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“Acinipo or Ronda la Vieja”

Ciudad Romana de Acinipo
Ranked #34 of 86 things to do in Ronda
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Reviewed June 1, 2014

Not very easy to find (I would describe it as being in the middle of nowhere), but very nice drive through the mountains and pueblos blancos. The site is not properly excavated, and only the theater and the baths are left to be seen. There is no information about the city on the site so read on Google before visiting. The views from the theater and higher up from the geographical marker of 999 meters are amazing. Definitively worth the visit.

1  Thank camistan
This review is the subjective opinion of a TripAdvisor member and not of TripAdvisor LLC.
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Reviews (132)
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30 - 34 of 132 reviews

Reviewed February 27, 2014

We loved this site and enjoyed roaming around in complete privacy. It was even raining but the changing clouds and vistas were beautiful nonetheless. Very picturesque. We learned more about the site from an exhibit in Ronda's Palacio Mondragon.

Thank swimisland
This review is the subjective opinion of a TripAdvisor member and not of TripAdvisor LLC.
Reviewed August 26, 2013

As an archaeologist I naturally read up on the place, so we could enjoy the whole of the site, not only the (although magnificent) view from the theatre. The theatre itself is great, too bad they don't have any signs, maps etc. with explanation. I can imagine if you're no archaeologist you can't make anything out of the structures other than the theatre.
Most people who go up here are aware of the Roman ruins, but there are also some Bronze age structures (1,100-750 BC), circular hut-structures near the car park, well worth seeking out if you know what you are looking for. (There are actually structures, rounded and rectangular, from several phases of the Bronze age. Also evidence of a Neolithic settlement)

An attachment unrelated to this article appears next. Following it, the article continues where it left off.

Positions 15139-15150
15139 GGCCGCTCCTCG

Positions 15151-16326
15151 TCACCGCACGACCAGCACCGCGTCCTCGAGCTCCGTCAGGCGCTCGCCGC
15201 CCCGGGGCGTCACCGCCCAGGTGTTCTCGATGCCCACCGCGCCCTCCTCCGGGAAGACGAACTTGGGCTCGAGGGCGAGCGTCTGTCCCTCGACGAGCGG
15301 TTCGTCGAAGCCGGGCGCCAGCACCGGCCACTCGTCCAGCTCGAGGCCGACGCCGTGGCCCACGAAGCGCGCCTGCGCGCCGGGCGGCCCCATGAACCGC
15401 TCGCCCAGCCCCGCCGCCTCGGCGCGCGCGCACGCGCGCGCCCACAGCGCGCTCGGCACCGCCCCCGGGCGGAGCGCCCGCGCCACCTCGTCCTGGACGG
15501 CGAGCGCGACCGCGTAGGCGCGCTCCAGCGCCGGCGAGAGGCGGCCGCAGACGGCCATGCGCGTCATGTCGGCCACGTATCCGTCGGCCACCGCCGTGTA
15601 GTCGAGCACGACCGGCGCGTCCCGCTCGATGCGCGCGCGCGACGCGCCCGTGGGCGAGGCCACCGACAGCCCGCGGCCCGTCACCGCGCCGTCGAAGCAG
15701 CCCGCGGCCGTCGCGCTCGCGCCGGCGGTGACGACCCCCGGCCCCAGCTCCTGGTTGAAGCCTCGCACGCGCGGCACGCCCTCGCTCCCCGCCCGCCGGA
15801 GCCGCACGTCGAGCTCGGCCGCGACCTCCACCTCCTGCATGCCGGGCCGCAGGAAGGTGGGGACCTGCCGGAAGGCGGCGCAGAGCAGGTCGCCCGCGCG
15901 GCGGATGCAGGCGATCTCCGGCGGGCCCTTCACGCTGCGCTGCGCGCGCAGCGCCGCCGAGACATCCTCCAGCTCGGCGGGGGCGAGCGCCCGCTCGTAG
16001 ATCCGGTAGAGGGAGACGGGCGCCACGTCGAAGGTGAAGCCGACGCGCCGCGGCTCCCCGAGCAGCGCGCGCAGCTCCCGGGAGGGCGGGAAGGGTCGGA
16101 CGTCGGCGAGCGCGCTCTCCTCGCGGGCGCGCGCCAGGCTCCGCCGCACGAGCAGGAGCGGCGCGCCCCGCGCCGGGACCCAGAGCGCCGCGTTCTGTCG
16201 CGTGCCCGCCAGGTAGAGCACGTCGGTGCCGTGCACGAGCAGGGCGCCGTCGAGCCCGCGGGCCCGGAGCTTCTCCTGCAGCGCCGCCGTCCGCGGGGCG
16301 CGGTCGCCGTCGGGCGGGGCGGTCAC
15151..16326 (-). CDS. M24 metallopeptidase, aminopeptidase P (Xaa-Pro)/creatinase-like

The theatre itself is at the top of the escarpment and seated about 2,000 people and was build between 65-200 AD.

The bathy area was partially restored in more recent times.

The city of Acinipo was about 32 hectare and minted its own money, so really not a minor city!
I think people would be willing to pay a small fee if they were provided with a small leaflet with some explanation of the site or maybe a sign or two on the spot!

7  Thank seolram
This review is the subjective opinion of a TripAdvisor member and not of TripAdvisor LLC.
Reviewed July 7, 2013

I first began looking for this theatre in 1970. I had found one photograph of it, but no one seemed to know where it was. I finally found it in late 1972 at the end of a rocky road that wove around and continuously climbed uphill. When the road ended my friends and I looked to our left and saw not only a farmer attempting to follow his horse and plow through a rock strewn field, but also the ruins of the theatre. He said we could climb up and have a look. As a recent drama graduate from the University of Washington with a passion for theatre history, I was not disappointed! At that time the only Roman structure in the area was the theatre, and a wall behind it. Beyond the wall was a deep drop off with beautiful fertile farm land below. We arrived at dusk and the romance of the light plus the view and ruins made this an incredible experience. I returned to this site in March of 2010 and was surprised to find that nothing much had changed. Some digging had occurred over the years and parts of two other structures were visible. The site was also covered with piles of rocks to be reconstructed some day. The road to the site had washed out. Parking the van, 8 of us made the climb up to the area which was now fenced and part of the protected historical sites of Spain. It was at this time I realized that the rocky field the farmer had been trying to tame was the site of the Roman city of Acinipo and the rocks he dug up were from buildings in the town! I again returned to the site with a group of photography students in 2011 and 2013. Not much has changed in the digging or re-assembly of this town, but the romance of finding it has stayed with me. I recommend it to everyone who has a passion for all things Roman, and for the history of the theatre.

2  Thank PRichards_13
This review is the subjective opinion of a TripAdvisor member and not of TripAdvisor LLC.
Reviewed October 15, 2012

A Roman ruins with a theater and baths but most other stones have been displaced. The reason to come here is to explore the countryside, walk up the hillside and view the valley beyond the theater, breathe in and out and enjoy being away from the crowds in a place with no fee and no toilets.

1  Thank mjrg59
This review is the subjective opinion of a TripAdvisor member and not of TripAdvisor LLC.

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